MICROENCAPSULATION IN FOOD PRODUCTS

Published in AgroLife Scientific Journal, Volume 3, Number 1
Written by Petru ALEXE, Cristian DIMA

In the food industry, encapsulation process greatly contributed to the development of functional foods. Functional foods are defined as being the foods that in addition to nutrients, supply the organism with components that contribute to cure the diseases, or to reduce the risk of developing them. Thus, functional foods can contain bioactive components such as: vitamins, peptides, minerals, fatty acids, poly-unsaturated fatty acids, phytosterols, lycopene, antioxidants, enzymes and living cells such as probiotics. The extreme sensitivity of many of these desired compounds leads to their deterioration, at conditions prevailing during food processing and storage, and thus significantly compromises our capability to incorporate them into foods. In this context, encapsulation of food ingredients are made: to protect the bioactive components against the some physical-chemical agents (temperature, pH, moisture, enzymes, oxygen, redox potential, UV light) during the storage; to prevent the reaction of bioactive componentsonents with other components in food products; for masking the bad tasting or smelling; to prevent the evaporation and degradation of volatile active components; to promote the conversion of liquid active compounds into a powder; to assure the controlled release of biocompounds etc. This paper aims to provide a short overview of commonly used processes to encapsulate food active components.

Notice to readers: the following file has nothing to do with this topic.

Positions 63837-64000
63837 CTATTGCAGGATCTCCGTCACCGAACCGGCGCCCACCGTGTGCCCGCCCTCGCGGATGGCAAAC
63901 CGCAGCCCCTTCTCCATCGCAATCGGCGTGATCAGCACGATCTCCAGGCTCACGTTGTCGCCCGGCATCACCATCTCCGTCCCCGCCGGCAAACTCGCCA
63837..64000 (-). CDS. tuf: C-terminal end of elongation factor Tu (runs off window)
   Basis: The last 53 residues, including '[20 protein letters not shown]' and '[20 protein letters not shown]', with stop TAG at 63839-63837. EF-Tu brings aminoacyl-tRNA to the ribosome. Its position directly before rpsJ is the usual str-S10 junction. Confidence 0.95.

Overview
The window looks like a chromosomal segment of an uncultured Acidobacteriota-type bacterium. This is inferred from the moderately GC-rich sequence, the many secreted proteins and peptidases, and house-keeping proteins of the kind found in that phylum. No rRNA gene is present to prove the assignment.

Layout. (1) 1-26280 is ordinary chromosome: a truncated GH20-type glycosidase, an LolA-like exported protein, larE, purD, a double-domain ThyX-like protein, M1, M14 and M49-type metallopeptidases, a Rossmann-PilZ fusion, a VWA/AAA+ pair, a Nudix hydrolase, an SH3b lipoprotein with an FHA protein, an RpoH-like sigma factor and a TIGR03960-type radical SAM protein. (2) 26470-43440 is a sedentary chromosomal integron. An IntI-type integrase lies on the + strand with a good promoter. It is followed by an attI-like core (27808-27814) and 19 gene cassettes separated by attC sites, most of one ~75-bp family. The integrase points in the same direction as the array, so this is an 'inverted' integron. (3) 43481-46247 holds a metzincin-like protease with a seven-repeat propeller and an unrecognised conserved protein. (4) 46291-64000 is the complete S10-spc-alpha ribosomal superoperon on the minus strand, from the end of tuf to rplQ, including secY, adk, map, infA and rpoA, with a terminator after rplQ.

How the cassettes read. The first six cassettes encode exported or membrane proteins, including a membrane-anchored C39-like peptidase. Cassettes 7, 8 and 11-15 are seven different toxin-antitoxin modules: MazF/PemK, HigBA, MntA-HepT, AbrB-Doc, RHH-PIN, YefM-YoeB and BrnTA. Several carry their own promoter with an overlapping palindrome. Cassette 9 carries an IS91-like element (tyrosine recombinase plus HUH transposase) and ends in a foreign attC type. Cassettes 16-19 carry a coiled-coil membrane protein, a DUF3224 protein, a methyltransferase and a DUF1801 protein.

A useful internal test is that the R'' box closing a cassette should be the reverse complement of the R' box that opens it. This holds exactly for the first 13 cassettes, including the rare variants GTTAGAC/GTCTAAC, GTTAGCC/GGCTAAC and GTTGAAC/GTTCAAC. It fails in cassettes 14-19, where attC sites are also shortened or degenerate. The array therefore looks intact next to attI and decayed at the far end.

[Read full article] [Citation]

Alexe P., Dima C. 2014, MICROENCAPSULATION IN FOOD PRODUCTS. AgroLife Scientific Journal, Volume 3, Number 1, ISSN 2285-5718, 9-14.


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